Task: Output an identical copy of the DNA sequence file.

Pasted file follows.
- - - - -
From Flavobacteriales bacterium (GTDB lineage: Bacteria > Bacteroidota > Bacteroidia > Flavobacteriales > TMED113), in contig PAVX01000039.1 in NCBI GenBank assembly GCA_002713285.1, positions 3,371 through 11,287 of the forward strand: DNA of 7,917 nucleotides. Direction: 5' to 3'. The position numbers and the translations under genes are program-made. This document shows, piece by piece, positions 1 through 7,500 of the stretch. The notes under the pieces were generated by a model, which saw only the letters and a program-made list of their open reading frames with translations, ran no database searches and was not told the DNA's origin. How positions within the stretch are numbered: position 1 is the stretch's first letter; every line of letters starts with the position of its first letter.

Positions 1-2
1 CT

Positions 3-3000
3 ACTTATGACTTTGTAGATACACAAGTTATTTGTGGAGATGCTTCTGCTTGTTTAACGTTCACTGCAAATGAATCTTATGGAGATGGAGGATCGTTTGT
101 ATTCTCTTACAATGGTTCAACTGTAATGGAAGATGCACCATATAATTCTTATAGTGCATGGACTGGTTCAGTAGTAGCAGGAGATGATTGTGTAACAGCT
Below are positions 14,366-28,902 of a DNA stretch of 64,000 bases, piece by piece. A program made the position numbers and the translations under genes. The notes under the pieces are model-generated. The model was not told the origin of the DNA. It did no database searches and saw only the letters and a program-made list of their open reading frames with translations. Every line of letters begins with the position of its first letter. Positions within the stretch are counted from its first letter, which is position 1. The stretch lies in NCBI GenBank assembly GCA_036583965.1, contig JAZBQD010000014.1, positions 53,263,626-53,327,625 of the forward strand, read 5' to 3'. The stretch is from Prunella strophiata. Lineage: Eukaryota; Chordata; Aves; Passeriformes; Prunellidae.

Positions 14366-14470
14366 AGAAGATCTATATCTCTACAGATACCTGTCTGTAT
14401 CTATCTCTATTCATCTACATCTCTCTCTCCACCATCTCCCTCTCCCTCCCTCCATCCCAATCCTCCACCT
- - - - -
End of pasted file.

From Flavobacteriales bacterium (GTDB lineage: Bacteria > Bacteroidota > Bacteroidia > Flavobacteriales > TMED113), in contig PAVX01000039.1 in NCBI GenBank assembly GCA_002713285.1, positions 3,371 through 11,287 of the forward strand: DNA of 7,917 nucleotides. Direction: 5' to 3'. The position numbers and the translations under genes are program-made. This document shows, piece by piece, positions 1 through 7,500 of the stretch. The notes under the pieces were generated by a model, which saw only the letters and a program-made list of their open reading frames with translations, ran no database searches and was not told the DNA's origin. How positions within the stretch are numbered: position 1 is the stretch's first letter; every line of letters starts with the position of its first letter.

Positions 1-2
1 CT

Positions 3-3000
3 ACTTATGACTTTGTAGATACACAAGTTATTTGTGGAGATGCTTCTGCTTGTTTAACGTTCACTGCAAATGAATCTTATGGAGATGGAGGATCGTTTGT
101 ATTCTCTTACAATGGTTCAACTGTAATGGAAGATGCACCATATAATTCTTATAGTGCATGGACTGGTTCAGTAGTAGCAGGAGATGATTGTGTAACAGCT
Below are positions 14,366-28,902 of a DNA stretch of 64,000 bases, piece by piece. A program made the position numbers and the translations under genes. The notes under the pieces are model-generated. The model was not told the origin of the DNA. It did no database searches and saw only the letters and a program-made list of their open reading frames with translations. Every line of letters begins with the position of its first letter. Positions within the stretch are counted from its first letter, which is position 1. The stretch lies in NCBI GenBank assembly GCA_036583965.1, contig JAZBQD010000014.1, positions 53,263,626-53,327,625 of the forward strand, read 5' to 3'. The stretch is from Prunella strophiata. Lineage: Eukaryota; Chordata; Aves; Passeriformes; Prunellidae.

Positions 14366-14470
14366 AGAAGATCTATATCTCTACAGATACCTGTCTGTAT
14401 CTATCTCTATTCATCTACATCTCTCTCTCCACCATCTCCCTCTCCCTCCCTCCATCCCAATCCTCCACCT